• Leave out any work experience older than 15 years(focus on the recent ones you still have a very good mastery of)


If you have little or no work experience, you don’t need to worry much. There are so many other things you can do if you don’t have a lot of work experience. A strong way to gain points in such a case is to focus on your educational background and the few internship program experience. You should also use your abilities and interest as a positive side or advantage to win the job.


Depending on the type of industry you work in your education could be a make or break – especially in the STEM fields or for an accountant or lawyer, your application. Listing your education qualifications on your CV is an excellent idea, as it will the hiring manager that not only can you see something through to completion but you are also willing to learn. There are many things to when writing your education in your CV, but some of the most important things to think about are:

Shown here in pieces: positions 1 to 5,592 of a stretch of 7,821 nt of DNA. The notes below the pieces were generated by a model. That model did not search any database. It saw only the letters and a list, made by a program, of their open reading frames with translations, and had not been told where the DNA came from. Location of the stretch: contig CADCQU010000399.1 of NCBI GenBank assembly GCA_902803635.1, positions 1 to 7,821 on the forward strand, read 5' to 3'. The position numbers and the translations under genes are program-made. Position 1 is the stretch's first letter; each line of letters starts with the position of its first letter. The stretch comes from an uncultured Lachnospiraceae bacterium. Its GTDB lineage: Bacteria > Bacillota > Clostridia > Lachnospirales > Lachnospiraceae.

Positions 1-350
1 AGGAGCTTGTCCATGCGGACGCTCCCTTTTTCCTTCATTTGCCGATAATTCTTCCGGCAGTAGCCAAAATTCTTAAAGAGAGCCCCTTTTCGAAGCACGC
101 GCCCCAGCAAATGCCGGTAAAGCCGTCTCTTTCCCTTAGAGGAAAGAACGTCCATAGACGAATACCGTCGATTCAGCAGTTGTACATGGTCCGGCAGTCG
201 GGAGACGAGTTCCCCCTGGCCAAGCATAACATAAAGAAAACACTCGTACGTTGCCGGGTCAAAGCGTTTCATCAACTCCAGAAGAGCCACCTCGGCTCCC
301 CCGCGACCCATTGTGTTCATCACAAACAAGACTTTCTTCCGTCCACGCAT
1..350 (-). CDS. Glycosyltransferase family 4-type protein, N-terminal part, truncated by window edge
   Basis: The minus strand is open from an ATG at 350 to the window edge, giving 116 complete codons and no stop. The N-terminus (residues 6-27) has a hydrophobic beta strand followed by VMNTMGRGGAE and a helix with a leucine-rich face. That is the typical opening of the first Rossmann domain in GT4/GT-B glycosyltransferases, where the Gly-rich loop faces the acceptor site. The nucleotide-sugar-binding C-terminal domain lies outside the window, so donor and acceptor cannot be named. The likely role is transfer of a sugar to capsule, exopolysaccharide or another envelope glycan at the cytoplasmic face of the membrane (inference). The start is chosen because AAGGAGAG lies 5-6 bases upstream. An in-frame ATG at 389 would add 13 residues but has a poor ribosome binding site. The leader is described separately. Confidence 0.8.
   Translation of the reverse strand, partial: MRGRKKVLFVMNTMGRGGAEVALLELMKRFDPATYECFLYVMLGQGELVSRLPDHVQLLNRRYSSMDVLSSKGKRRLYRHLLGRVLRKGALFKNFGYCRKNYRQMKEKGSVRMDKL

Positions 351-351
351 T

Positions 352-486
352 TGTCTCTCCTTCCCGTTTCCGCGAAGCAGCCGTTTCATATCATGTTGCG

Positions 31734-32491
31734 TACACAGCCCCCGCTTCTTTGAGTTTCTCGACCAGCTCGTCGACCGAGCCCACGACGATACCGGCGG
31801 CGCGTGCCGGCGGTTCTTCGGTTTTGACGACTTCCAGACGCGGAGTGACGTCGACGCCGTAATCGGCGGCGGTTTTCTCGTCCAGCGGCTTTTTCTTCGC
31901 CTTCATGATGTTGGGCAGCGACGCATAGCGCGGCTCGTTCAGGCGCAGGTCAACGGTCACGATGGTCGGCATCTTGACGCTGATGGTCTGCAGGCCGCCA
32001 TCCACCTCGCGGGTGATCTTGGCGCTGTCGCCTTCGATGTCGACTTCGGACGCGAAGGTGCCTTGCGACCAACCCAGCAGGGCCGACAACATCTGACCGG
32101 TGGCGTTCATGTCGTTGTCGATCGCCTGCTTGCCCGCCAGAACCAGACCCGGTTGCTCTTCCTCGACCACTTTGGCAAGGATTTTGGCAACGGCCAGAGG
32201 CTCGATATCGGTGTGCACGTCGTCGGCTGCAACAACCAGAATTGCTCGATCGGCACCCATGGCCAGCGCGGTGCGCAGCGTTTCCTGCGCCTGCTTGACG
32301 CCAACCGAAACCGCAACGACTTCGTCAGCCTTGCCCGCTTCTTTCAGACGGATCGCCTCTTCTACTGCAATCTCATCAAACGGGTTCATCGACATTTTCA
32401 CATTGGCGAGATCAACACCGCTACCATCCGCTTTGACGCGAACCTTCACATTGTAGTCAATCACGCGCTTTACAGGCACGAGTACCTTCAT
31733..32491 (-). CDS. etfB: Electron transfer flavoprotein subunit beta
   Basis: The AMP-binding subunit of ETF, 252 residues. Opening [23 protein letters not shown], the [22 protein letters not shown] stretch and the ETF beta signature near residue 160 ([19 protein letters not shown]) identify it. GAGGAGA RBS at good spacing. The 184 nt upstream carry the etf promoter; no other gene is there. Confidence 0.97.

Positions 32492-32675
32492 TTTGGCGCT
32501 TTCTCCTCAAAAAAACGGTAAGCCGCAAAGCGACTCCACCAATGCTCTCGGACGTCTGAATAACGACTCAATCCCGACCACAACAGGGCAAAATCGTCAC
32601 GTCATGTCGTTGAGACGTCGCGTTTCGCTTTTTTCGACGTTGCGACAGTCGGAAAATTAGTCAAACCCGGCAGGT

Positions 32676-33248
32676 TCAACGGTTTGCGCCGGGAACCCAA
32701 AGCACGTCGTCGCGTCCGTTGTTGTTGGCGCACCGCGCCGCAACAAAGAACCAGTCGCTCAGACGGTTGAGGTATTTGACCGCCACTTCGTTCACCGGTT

• List your highest level of education first.
  • If you have a Bachelor’s degree or higher, you don’t need to include your high school
  • If you don’t have a degree, list your highest qualification

Below is an example of how you should write your education experience in your CV:
– 2015 (year of graduation)

-Master of Electrical Engineering (degree)
HIMS University of Engineering (university), City Name (City where university was located)
Major (if relevant or interesting)

You need to include a section that lists all relevant skills you have for a particular position: HTML, Photoshop, Microsoft Excel, French or JavaScript etc. Make sure you leave out obvious programs like Word or Email, these will make you seem a little technologically inept. Hard skills should not be confused with soft skills, these are skills that are quantifiable and often technical. This means when you list your hard skills you should include how competent you are at each: